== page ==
The Department of Water and Sanitation and the Minerals Council South Africa have successfully reached a significant milestone in a collaborative exercise on water conservation and water demand management aimed at driving water saving and usage improvements in the mining industry.

The collaboration between Minerals Council South Africa (MCSA) and the Department of Water and Sanitation has evolved over years with the recent project being the development of commodity-based national water use efficiency benchmarks to guide the acceptable levels of water usage and thereby to drive improvements in water use efficiency.

This work is done in line with the objectives set out in the National Water Conservation/Water Demand Management Strategy (NWC/WDMS), together with the Industry, Power and Mining Sector Strategy as well as the National Water Resource Strategy.

The project’s output is found in two recently published documents.

The first is “Guidelines for the development and implementation of water conservation and water demand management plans for the mining sector”.

The guidelines are based on comprehensive research findings found in the second document: “Benchmarks for water conservation and water demand management in the mining sector”.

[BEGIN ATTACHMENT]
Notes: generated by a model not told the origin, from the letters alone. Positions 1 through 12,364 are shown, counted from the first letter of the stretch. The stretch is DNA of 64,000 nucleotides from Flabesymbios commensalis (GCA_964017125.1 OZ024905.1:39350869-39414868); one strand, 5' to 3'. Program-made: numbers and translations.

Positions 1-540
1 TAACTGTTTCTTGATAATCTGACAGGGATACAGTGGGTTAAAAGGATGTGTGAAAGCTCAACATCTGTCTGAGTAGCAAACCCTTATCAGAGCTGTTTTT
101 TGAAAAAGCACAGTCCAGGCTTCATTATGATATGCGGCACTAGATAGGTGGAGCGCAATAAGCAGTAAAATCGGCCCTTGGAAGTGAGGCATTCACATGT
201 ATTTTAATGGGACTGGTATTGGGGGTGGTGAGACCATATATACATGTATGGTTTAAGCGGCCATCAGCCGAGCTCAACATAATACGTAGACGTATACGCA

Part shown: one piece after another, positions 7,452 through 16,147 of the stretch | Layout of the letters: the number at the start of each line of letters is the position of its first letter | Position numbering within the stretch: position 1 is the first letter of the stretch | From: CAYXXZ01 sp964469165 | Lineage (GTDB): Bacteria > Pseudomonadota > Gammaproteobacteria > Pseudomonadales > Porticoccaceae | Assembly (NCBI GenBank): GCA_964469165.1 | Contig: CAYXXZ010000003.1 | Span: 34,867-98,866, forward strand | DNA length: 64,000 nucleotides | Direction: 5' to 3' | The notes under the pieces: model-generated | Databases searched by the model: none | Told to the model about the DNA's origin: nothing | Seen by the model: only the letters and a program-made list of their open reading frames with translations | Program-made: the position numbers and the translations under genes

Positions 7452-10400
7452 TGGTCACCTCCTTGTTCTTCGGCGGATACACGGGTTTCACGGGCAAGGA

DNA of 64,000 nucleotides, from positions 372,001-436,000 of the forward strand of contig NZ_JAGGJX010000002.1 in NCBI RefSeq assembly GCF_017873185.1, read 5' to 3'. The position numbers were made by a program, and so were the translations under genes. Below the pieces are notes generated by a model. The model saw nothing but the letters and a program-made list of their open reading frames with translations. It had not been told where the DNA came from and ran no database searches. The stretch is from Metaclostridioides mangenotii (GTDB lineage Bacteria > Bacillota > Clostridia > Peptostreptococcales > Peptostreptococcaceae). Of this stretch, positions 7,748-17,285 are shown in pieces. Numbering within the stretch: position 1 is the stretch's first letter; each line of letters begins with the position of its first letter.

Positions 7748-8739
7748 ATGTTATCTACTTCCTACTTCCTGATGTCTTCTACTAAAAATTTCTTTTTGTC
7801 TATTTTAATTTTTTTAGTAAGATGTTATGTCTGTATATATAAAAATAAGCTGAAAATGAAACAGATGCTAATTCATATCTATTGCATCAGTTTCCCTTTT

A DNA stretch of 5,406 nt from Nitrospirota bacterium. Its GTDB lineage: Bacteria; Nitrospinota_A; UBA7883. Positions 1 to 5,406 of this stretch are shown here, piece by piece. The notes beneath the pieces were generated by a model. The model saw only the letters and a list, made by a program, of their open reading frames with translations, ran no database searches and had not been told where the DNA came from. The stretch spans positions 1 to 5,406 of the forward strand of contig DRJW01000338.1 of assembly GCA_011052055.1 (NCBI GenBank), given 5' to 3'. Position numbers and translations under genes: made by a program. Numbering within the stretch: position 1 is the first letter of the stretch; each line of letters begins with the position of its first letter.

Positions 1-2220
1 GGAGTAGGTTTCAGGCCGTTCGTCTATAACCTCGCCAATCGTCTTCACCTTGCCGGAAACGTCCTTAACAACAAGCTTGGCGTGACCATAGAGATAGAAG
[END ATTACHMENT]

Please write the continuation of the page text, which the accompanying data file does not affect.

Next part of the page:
The documents can be found at on the DWS website (items 3.2 and 3.3) and at  on the MCSA website site.

The research was carried out at 39 different mining operations that have been shown, through evaluation of production and water use data, to be representative of the national mining industry. It provides a set of national water use efficiency benchmarks.

The 39 operations included in the study included coal, gold, platinum, diamonds, chrome, iron ore, manganese, copper, phosphate, heavy mineral sands, dolomite quarries and others.

One aspect of the value of the study and guidelines is it becomes possible to develop optimal water conservation and water demand management plans and targets based on the mineral being mined and on a wide range of other relevant factors.

There are many climatic, surface and groundwater, mining methods and operational variables that could influence the most optimal water conservation and water demand management opportunities.

Mines will develop water saving plans based on the guidelines and will report annually according to specified templates set in the guidelines.

Methodologies used in the study and in the guidelines have drawn extensively on work done by the Minerals Council of Australia.

Australia is known to have among the world’s most advanced water conservation and water demand management systems, including for its mining industry.

Says MCSA CEO Roger Baxter: “This project has firmly reinforced the notion that a great deal of public good can flow from co-operative work between business and government. We hope to hear more in the years ahead about the water savings that will be achieved thanks to these efforts.”